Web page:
has two 12 - 16 vdc outputs @ 2.5 amps each and a 5 vdc output @ 8
    amps. It costs $35 in single quantities. The two 12 - 16 vdc supplies
    are adjustable, and all the power supplies have independent current
    limit adjusts on board. If you mount this supply under your bench, you
    can be set up with a mongo +5V and a +/-12V supply (as well as a 24V
    supply for the industrial stuff, if you go from the +12 to the -12),
    which should get you 80% of the way toward where you want to go. Just
    use a 5 amp 3AG fuse (not slo-blo) in series, and mount that with an
    industrial power switch in a jiffy box.

    If you're dying for a variable supply too, get a 28VDC @ 1A linear open
    frame ((PS) IHB28-1) for $25, set the on-board current limit for 1/2A,
    and place an LM317CK in series to give you your 1.25V-to-24VDC variable
    supply. Don't forget to put 10uF caps at the input and output of the
    regulator. And also, get a good heat sink capable of dissipating more
    than 15 watts without cooking the LM317CK IC.

    Linear open frames are typically based on a standard LM723 circuit (not
    shown in datasheets -- from what I understand, someone tried to
    copyright the circuit a long time ago, without success). They have
    very low ripple, great line and load regulation, and they're pretty
    much indestructible, as long as you keep them fairly cool. It might
    also be a good idea to run a couple of small muffin fans on the open
    frame linears to help with heat dissipation. They also have remote
    sensing, which means they can compensate for line drops to the load.

    If you want, you can also put 0.1 ohm 1% resistors in line with each
    V+out, if you put the V+sense on the other side of the resistor. You
    can then use your DMM and a 4PDT break-before-make switch to read
    current exactly with an autoranging DMM on whichever supply you choose
    (100mV/amp, to the resolution of the meter you're using).

    You'll have the electronics for the whole shebang for less than $75.
    That way, you can spend your electronics time actually learning,
    instead of preparing to learn. A good bench power supply is a
    necessity for electronics, so you might as well just get something good
    on the bench right now, and play when you have the toy. You're walking
    into getting stuck in a chicken and egg problem.

    Good luck
  12. Heh, its obvious to you ;) Its not 100% obvious to me and leaves something
    like 3% ambiguity(being resonable)... while, say, the isometric view leaves
    0% ambiguity. Maybe not a big difference in your opinion but is in mine(not
    really but).

    Although you cannot be at 0% since on another datasheet they did label the
    view as bottom. If it was not ambiguous to the person who wrote that they
    would not have done it. Obviously they must have thought to themselfs(even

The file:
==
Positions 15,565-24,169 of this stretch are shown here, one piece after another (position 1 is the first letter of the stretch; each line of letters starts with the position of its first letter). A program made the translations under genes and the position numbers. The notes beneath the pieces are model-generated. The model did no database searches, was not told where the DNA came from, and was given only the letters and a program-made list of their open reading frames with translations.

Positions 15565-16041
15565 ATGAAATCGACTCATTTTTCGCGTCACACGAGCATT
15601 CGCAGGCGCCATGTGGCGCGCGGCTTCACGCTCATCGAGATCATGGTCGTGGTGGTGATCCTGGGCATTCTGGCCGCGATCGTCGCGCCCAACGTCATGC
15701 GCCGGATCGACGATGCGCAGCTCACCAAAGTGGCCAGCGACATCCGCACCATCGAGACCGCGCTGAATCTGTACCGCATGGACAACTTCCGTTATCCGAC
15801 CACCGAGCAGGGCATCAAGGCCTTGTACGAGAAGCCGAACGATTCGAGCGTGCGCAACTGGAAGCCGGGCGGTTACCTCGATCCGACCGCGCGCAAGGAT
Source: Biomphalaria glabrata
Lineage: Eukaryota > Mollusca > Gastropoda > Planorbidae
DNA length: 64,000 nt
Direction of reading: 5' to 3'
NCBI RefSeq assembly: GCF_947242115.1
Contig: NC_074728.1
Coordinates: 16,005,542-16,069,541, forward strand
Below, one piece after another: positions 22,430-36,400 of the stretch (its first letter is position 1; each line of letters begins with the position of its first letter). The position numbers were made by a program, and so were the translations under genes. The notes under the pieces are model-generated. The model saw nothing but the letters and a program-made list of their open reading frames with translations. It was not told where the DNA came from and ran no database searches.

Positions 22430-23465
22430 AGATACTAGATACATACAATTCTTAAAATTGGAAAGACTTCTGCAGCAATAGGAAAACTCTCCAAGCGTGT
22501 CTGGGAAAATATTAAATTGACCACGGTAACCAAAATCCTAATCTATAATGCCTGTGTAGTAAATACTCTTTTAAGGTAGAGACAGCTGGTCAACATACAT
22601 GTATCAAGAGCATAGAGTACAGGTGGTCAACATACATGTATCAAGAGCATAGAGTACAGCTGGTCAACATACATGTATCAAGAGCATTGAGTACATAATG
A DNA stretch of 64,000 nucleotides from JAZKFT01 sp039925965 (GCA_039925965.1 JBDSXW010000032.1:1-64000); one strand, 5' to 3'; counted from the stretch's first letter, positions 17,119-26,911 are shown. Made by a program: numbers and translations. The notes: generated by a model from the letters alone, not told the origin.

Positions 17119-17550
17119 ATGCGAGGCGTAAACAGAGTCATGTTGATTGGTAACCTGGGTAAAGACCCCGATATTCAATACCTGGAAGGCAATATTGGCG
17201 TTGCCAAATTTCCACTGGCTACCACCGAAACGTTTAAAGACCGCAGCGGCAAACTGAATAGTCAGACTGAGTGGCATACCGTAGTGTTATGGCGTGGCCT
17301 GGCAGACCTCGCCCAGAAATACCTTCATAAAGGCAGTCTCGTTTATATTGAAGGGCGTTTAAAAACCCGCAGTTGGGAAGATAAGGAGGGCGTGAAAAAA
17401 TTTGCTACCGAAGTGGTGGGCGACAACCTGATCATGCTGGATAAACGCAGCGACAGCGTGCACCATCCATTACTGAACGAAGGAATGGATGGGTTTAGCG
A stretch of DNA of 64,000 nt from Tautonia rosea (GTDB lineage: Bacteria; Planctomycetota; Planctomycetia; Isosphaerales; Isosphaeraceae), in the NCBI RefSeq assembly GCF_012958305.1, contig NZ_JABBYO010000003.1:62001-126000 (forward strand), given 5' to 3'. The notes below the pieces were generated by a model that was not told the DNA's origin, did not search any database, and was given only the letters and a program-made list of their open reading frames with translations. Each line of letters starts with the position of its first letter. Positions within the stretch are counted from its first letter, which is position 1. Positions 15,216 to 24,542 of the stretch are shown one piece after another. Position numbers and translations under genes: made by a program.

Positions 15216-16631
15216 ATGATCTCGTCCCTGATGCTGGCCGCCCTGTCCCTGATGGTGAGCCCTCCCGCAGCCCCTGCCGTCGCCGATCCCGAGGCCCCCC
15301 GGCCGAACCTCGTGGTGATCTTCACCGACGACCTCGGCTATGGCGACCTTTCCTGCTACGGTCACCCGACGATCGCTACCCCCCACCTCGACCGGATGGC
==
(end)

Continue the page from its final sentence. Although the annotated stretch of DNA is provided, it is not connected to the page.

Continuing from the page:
if for a nanosecond) that they should write it(hence there was some
    ambiguity). That or they could have just did it for fun. What if they wrote
    top instead? Would there still be no confusion?

    My point is that it might make complete sense to you but thats simply
    because you probably have more experience dealing with them... take some avg
    joe's and ask them and I'm sure you won't get 100% positive results. This
    leads me to the conlusion that they should show the isometric view as
    virtually unambiguous. Maybe there are overiding reasons not to do this but
    thats a different story. I was mainly interested in how to interpret it and
    since I don't really doubt you I will assume you are right(obviously you are
    since I didn't destroy my regulator(which I actually tested before I posted
    anyways)). Just trying to be absolutely clear on whats going on so if I get
    another datasheet and it does the same thing I can be confident that I won't
    screw up my component.

  13. I looked at your datasheets and I do agree that the 132 numbering thing
    is a bit odd, but there is nothing unclear about the pictures. Standard
    drafting (or is it draughting) technique is to draw non-hidden features
    with solid lines and hidden features with dashed/broken lines. Since
    the leads don't protrude thru the top of the part, it should now be
    clear to you that the bottom was pictured. The bottom is the side that
    would normally be placed against a circuit board. The top would be the
    portion that would normally be visible when the part is mounted to a
  14. Well, I'm in complete agreement. You've the benefit of looking with fresh
    eyes and can see the laziness and crass stupidity that turns up too often in
    these things.
    All they really need is a labelled perspective drawing but that'd then be
    regarded as non-technical, hence passe.
  15. well its obvious now but it wasn't obvious at 3AM ;) The datasheet should
    take those types of considerations into account. Specially the 1 3 2. I
    swear I first saw 1 2 3.

  16. I'm glad someone agree's with me ;) Its not that Theres anything
    technically wrong with what they did but seems that they could make it
    alittle easier on some of us. Its good to see some of these datasheets
    using the perspective view so it's very easy to get it at a glance so one
    can get on with the real work(instead of trying to make sure the the pin
    ordering is correct).

  17. ehsjr

    ehsjr Guest

    It is unambiguous. Each drawing is rotated 90 degrees. The
    vertical diagram, when rotated 90 degrees to the horizontal,
    must end up with its flat side down, or its flat side up.
    Picture it: to rotate from the vertical position shown
    to horizontal, how could it end up with the pins facing away
    from you *and* lying on its round side as shown? Impossible
    with only a 90 degree rotation.

    Logically, if you don't know about engineering drawing,
    how could you see the pins if they were facing away from you?

    I suppose it's something like a doctor reading an xray:
    he or she would see things on it that are obvious that I
    would miss. Or, if someone posted the engineering drawing
    of a nuclear submarine or a pocket watch or whatever, you
    wouldn't be able to read it unless you were trained/experienced
    in that field.


    If you can't
  18. ehsjr

    ehsjr Guest

    Oh hell - talk to us after you've correctly identified
    the pin 1 end of an IC, and correctly identified where
    it goes on the board, and then plugged it in backwards.
    Three times in a row.